Colombian attorney uses LL.M. to jumpstart U.S. law career

When Paola Ramos moved to the United States, she tried desperately to get her law career back on track.

It wasn’t until she found McGeorge School of Law that she felt welcomed with open arms.

It hadn’t been easy, being in a different country, far from her native Colombia, and also having to deal with a different language.

Being a lawyer had been Ramos’ dream since she was an adolescent. She had been a strong student, finishing high school with one of the highest scores and then earning her law degree in 2009 from the University of Santiago with one of the best average grades.

In South America, she had also trained in conciliation and alternative dispute resolution, so she could act as a certified mediator. She interned at the National Penitentiary and Prison Institute, worked in non-law public positions, and then served as an attorney at the Valle del Cauca Department of Health Care Services.

In the U.S., she tried to enroll in a community college to pursue a legal assisting program, but was overqualified.

“I learned from a lawyer friend of mine that I should check on LL.M. programs in the area of Sacramento, CA, since I am already an attorney,” Ramos said. “I did my exhaustive research, finding out that McGeorge School of Law was exactly what I was looking for, and this is: High quality of education and a welcoming environment.”

She expressed her desire to practice law again, and the school introduced her to a Colombian student completing the program, who helped her to overcome her fears.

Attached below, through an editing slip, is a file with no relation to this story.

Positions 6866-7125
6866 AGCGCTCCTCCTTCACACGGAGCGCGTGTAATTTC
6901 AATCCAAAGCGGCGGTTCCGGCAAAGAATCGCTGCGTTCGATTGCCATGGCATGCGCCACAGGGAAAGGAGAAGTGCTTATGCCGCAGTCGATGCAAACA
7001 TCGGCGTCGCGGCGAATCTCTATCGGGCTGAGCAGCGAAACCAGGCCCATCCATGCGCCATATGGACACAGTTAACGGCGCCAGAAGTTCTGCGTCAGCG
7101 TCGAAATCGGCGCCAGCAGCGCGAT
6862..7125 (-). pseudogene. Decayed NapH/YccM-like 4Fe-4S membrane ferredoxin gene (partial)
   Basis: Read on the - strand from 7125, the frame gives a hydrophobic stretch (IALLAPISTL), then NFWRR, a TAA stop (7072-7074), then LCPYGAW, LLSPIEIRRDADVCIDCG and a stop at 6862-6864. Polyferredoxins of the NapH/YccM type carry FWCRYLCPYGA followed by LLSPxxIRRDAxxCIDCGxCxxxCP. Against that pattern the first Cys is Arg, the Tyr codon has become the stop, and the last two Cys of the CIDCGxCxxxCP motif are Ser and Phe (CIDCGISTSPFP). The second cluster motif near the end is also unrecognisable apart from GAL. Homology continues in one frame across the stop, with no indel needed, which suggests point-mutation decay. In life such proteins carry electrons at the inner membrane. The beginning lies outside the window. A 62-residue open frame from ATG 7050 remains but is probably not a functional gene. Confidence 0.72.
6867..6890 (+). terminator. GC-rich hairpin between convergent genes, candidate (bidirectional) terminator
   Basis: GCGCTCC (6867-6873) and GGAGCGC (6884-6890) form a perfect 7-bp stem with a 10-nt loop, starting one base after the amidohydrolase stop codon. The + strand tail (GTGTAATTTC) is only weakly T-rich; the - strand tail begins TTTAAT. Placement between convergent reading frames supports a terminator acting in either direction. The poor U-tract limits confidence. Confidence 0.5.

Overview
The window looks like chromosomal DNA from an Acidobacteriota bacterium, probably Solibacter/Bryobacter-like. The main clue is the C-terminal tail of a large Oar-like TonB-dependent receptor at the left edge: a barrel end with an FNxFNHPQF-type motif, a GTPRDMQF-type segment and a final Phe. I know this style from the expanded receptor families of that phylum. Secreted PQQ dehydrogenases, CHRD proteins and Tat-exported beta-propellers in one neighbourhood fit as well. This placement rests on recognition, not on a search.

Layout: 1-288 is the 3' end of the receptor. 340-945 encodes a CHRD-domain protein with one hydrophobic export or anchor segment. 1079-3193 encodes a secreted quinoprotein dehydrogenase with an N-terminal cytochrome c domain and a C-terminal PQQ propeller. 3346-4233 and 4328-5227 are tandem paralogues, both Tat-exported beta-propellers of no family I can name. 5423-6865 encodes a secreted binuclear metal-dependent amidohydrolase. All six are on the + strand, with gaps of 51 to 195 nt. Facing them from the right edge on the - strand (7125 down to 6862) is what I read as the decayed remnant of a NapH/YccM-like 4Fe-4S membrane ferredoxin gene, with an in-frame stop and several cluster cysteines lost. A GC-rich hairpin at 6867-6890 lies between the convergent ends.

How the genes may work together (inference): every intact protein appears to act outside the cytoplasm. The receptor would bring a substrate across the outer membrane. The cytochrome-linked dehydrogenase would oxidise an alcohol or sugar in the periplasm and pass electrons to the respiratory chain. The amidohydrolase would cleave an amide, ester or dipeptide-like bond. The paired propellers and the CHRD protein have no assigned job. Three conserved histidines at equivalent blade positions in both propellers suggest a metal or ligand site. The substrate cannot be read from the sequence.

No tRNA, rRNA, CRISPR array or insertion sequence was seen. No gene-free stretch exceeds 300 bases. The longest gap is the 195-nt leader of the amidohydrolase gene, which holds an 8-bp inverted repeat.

“My experience so far has been one of the most exciting experiences in my life,” Ramos said.

Of course, there have been challenges.

“You have to understand legal concepts in English, which is not your first language, so you may need to re-read, check on new legal terminology, pronunciation, spelling and spend a little bit of extra-time to do your assessments,” Ramos said.

She is also working full-time as a bilingual legal assistant with WEAVE, Inc., a non-profit organization, which adds an additional challenge on top of the demanding legal studies.

“The rewarding experience is definitely to be part of a family called McGeorge, in which they have thought about events, conferences and all kinds of activities for you to be engaged, have fun, do networking, and meet with other professionals in the area,” she said. “And last, but not least, it has been so exciting to meet attorneys and law students in the LL.M. program and share experiences and thoughts about law and politics in their countries and see how beautiful and nurturing is diversity.”

Her experience at McGeorge has been so positive that now she is considering enrolling in a Master of Public Administration program. She also plans to take the bar exam and pursue a legal career.

Her advice to prospective LL.M. students is to not let fear hold them back.

“Do not think that because English is not your first language you will not succeed,” she said. “Be always positive and know that an LL.M. is not only a great opportunity for you to learn more about common law and American legal system. It is also an amazing occasion for you to learn and improve your English skills, meet interesting professionals around the world that can give you a better perspective of their cultures, legal systems, experiences, and that allow you to get out of that closed universe of the law in X or Y country and have a new vision of law in a global context with holistic approach.”

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